PhD defence

Nutrient use and recycling in urban, peri-urban and rural farms in Ethiopia

PhD candidate mr. ST (Solomon) Tadesse
Promotor O (Oene) Oenema
External copromotor dr CL Beek
prof. dr F Lemessa
Organisation Wageningen University, Soil Biology

Fri 14 May 2021 13:30 to 15:00



Urban population growth is rapidly increasing in developing countries, and fueling urban food demand. As a consequence, urban and peri-urban agriculture (UPA) is becoming important, providing food and jobs. Ethiopia is among the rapidly developing countries and the second most populous country in Africa after Nigeria. The diversity and performance of UPA in Ethiopia is not well-known, especially the use and recycling of nutrients in livestock manures and household wastes in UPA and rural farms are unknown.

The aim of this thesis is to increase the insights on the diversity and the performances of UPA farms, with focus on the use and recycling of nutrients in urban livestock manures and wastes, for closing the urban rural nutrient loops. A combination of farm surveys in three cities (Addis Ababa, Adama, and Jimma), nutrient budgeting, simulation modeling and field experiments were used to examine the current situation and to explore various scenarios for 2050. Three main scenarios were explored: (1) Increased urbanization, (2) Intensification of UPA and (3) Technological changes.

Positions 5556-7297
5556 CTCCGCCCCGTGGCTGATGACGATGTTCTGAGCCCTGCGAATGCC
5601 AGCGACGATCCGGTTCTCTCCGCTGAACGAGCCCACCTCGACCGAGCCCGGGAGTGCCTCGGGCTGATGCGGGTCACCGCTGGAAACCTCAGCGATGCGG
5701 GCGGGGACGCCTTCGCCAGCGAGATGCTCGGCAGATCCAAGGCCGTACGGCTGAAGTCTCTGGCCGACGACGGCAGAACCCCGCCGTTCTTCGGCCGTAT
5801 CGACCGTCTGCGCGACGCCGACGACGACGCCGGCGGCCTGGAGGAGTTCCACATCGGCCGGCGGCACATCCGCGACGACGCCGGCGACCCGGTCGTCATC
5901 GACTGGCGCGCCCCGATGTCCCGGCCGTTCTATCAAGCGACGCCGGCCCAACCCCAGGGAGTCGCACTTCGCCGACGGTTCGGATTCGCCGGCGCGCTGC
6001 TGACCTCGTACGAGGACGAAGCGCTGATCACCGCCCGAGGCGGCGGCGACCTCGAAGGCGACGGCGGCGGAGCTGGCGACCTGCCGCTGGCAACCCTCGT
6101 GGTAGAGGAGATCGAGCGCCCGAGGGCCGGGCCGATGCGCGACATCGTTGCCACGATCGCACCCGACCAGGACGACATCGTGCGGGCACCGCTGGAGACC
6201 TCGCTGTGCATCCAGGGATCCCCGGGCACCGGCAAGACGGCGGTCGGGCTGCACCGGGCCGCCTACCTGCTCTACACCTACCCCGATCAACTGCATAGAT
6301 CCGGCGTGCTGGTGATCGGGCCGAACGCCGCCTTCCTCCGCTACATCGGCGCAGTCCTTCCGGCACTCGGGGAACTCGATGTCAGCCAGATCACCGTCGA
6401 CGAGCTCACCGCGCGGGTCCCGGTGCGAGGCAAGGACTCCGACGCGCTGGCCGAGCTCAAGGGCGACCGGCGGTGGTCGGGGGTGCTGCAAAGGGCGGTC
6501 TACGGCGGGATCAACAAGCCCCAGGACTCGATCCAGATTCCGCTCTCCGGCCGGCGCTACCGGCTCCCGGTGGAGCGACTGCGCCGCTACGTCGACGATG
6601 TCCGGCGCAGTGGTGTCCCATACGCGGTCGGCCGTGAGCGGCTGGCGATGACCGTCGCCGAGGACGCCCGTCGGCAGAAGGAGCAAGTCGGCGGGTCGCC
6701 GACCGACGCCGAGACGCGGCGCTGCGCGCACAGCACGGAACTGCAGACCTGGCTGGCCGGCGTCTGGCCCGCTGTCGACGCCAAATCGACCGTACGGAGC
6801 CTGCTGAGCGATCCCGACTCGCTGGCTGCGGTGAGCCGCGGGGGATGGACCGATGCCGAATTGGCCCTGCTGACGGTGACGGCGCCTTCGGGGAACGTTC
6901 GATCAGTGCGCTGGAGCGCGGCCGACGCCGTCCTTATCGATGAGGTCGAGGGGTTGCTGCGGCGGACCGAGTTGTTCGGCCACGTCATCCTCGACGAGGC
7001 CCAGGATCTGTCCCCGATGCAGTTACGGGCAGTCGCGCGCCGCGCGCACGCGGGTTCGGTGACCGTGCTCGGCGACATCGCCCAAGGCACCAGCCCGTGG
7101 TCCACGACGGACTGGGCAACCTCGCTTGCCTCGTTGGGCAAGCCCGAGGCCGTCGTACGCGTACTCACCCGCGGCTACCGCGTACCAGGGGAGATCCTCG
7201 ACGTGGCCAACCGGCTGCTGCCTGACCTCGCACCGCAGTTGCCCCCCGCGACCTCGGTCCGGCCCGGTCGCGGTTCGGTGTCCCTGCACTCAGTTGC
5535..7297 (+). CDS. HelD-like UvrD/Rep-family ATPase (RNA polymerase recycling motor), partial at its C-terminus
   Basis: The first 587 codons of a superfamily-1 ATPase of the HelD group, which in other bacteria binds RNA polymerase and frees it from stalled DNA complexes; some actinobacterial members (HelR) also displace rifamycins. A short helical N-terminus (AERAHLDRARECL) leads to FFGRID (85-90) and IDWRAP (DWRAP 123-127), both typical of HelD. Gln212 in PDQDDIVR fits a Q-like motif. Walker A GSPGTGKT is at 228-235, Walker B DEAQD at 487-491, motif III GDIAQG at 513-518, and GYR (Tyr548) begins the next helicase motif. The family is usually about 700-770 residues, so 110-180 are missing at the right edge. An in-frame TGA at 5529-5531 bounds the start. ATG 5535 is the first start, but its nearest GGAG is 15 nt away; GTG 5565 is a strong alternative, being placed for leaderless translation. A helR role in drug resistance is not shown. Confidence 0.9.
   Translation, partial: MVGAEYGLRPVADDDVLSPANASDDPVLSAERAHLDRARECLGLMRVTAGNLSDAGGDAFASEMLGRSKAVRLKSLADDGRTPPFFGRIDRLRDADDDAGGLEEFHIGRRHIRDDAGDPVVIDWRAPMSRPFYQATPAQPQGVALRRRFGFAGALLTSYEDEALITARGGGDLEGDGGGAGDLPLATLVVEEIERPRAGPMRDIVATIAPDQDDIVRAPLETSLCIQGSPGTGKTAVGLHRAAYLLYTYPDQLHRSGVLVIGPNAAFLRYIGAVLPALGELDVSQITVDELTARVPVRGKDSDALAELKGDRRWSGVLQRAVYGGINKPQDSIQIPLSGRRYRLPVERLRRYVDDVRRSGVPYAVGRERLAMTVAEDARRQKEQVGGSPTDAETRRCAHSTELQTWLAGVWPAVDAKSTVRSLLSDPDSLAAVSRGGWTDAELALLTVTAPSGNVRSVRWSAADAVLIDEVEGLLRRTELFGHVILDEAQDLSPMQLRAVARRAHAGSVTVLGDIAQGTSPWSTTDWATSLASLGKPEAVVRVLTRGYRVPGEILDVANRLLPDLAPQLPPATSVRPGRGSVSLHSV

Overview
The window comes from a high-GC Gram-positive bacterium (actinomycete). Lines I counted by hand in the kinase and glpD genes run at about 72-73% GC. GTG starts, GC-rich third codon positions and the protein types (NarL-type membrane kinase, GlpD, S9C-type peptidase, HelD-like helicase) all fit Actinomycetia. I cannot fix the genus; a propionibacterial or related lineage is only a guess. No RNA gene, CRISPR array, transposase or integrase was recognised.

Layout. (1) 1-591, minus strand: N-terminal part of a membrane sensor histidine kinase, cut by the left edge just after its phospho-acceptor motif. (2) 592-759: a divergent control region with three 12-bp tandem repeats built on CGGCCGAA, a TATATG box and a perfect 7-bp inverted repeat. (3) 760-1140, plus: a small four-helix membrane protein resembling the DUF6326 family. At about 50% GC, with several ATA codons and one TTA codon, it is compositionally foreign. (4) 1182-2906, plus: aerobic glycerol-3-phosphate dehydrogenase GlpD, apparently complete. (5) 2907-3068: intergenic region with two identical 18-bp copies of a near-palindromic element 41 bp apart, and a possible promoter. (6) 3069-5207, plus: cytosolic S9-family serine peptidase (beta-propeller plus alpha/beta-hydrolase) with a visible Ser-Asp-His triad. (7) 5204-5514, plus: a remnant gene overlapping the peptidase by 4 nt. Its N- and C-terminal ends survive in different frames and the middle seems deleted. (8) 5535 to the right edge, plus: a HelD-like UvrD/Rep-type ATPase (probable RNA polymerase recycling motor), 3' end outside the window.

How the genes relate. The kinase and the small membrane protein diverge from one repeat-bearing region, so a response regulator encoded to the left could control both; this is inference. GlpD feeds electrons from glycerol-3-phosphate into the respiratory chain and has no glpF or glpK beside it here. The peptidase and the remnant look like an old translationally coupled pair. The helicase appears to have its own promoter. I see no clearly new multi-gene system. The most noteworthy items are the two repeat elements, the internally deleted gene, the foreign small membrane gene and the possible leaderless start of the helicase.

Six UPA farm types were distinguished: commercial livestock, commercial vegetable, subsistence field crop, and combinations of these three, through principal component analysis. Most of the farms were mixed farms, with variable proportions of nutrient resources allocated to livestock. Livestock farms had relatively high farm income and high N, P and K surpluses, while subsistence field crop farms had low farm income and deficits of N, P and K on the input-output balances. There was little or no exchange of manures and wastes between livestock farms and crop farms in the urban areas, and also no transfer of manures and wastes from the urban areas to the rural areas. UPA farms had on average positive N, P and K balances while farms in the rural areas had negative N and K balances, but positive P balances (through the use of subsidized NP fertilizers). Estimates suggest that 0.5-2.6 Gg N, 0.2-0.8 Gg P and 0.9-3.7 Gg K could have been collected in manures and household wastes in Addis Ababa year-1 in 2015, and recycled in crop farms, which would have saved 75-300 million Ethiopian Birr on synthetic fertilizers.

Forecasts indicate that the urban population in Ethiopia will increase by 3 to 5%, and that UPA will also increase between 2015 and 2050. Scenario analyses indicated that livestock manures were the main organic wastes in the urban areas, although only 20-40% of animal source food consumed was produced in UPA, and only 14-19% of protein intake by citizens was animal-based. My scenario analyses suggest three important needs: (i) reducing population growth and urbanization, (ii) improving crop and livestock productivities and (iii) increasing manures and wastes recycling.